By its very nature, improvisational theatre can be hit and miss. On opening night, the Arts Club Theatre Company’s presentation of Blind Date, currently on stage at Vancouver’s BMO Theatre Centre, was a little of both.
The set-up for Blind Date is relatively simple. Before the show, Mimi (on opening night performed by Tess Degenstein, who will share the role with Lili Beaudoin and Ali Froggatt during the show’s run) mingles with theatre-goers in the lobby. From those she speaks with outside, she will eventually choose the man invited on stage to be her blind date for the evening.
On opening night Mimi/Degenstein chose Ben, a thirty-something newlywed who works in construction management. Discovering Ben was offered up to Mimi by his wife Meghan, he is a willing, albeit nervous participant. The alcohol Ben drinks on stage obviously helps to loosen him up as the show progresses, even as it became inconvenient late in the show when he had to be excused to use the washroom.
Guiding Ben through their blind date, the pair begin by talking innocently about their lives. Ben asks Mimi questions, she asks the bulk. As the show continues the questions become a little more probing, and without wanting to give away some of the fun, the stakes also become bigger (even if they are all just a little hypothetical).
Degenstein does have some difficulties both reining Ben in, and in helping him to overcome his shyness. And while Degenstein rarely loses full control, there are moments when things de-railed on opening night. Although, these moments are part-and-parcel of a show that relies so heavily on improvisation and in working with an audience member, it does slow things down. As a result, about the mid-point, the show begins to drag. Fortunately, after Ben’s pee break the action expands substantially to a very funny conclusion.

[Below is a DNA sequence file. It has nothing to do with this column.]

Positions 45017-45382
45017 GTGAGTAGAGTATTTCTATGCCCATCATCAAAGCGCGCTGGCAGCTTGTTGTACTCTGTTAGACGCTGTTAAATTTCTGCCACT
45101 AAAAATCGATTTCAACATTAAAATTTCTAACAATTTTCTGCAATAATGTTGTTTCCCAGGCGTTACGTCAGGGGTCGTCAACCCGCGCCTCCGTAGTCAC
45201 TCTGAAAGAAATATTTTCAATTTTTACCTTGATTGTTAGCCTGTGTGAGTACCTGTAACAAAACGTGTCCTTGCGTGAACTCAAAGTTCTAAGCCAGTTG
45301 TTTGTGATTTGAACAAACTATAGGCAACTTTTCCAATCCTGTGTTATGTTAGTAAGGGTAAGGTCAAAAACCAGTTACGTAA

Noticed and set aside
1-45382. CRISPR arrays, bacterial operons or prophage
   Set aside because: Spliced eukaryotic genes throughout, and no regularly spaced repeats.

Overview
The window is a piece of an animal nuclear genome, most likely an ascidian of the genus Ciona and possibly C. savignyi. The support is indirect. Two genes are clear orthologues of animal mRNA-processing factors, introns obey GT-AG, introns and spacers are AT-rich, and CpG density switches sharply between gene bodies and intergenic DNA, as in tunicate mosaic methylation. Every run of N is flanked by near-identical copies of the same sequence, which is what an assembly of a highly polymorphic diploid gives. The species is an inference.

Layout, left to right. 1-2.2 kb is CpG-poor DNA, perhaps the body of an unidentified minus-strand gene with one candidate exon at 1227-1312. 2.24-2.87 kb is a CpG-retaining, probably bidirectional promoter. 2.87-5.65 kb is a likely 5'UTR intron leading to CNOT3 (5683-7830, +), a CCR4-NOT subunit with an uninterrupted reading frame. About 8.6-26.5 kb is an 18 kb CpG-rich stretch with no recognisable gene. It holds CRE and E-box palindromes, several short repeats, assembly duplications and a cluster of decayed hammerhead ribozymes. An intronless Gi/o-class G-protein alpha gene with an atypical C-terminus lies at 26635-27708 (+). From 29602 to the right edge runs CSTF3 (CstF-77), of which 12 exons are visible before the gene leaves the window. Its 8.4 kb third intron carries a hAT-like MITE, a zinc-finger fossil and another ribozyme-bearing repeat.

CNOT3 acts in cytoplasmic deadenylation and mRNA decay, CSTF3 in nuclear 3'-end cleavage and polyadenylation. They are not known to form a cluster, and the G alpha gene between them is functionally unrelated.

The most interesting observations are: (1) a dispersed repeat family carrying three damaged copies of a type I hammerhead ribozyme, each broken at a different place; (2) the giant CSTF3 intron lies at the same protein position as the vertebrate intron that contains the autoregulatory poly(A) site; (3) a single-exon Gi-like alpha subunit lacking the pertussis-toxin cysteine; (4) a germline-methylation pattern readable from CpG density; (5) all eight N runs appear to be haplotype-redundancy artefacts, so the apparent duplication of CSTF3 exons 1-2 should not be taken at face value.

Helping to break things up to having only Mimi and her date on stage for the duration is the introduction of three additional characters played by Beaudoin, Froggatt and Jeff Gladstone. While this definitely helps to mix things up, they do feel somewhat more prescribed than the improvised feel of rest of this show. This is not necessarily a bad thing, but it does feel different.
Blind Date is also very funny, even when you consider most of the comedy comes from the tension created by having an audience member on stage. Ben was not only a willing foil to Degenstein, he managed to get in a few of his own funny (and unscripted) lines. Degenstein is skilled in the callback, where she will reference something Ben has revealed previously.
In a recent interview with the Vancouver Sun, Degenstein explains the red nose she wears through the show as a reminder to the audience that is “all just about play and theatre”. Given the highly theatrical nature of this date though, one must wonder how necessary it really is.
As each show features a new date plucked from the audience, the audience experience will change with each performance. And with two other actors also performing as Mimi, the permutations seem endless.
Blind Date, a Spontaneous Theatre creation by Rebecca Northan. An Arts Club Theatre Company production. On stage at the BMO Theatre Centre (162 W 1st Ave, Vancouver) until December 30. Visit artsclub.com for tickets and information.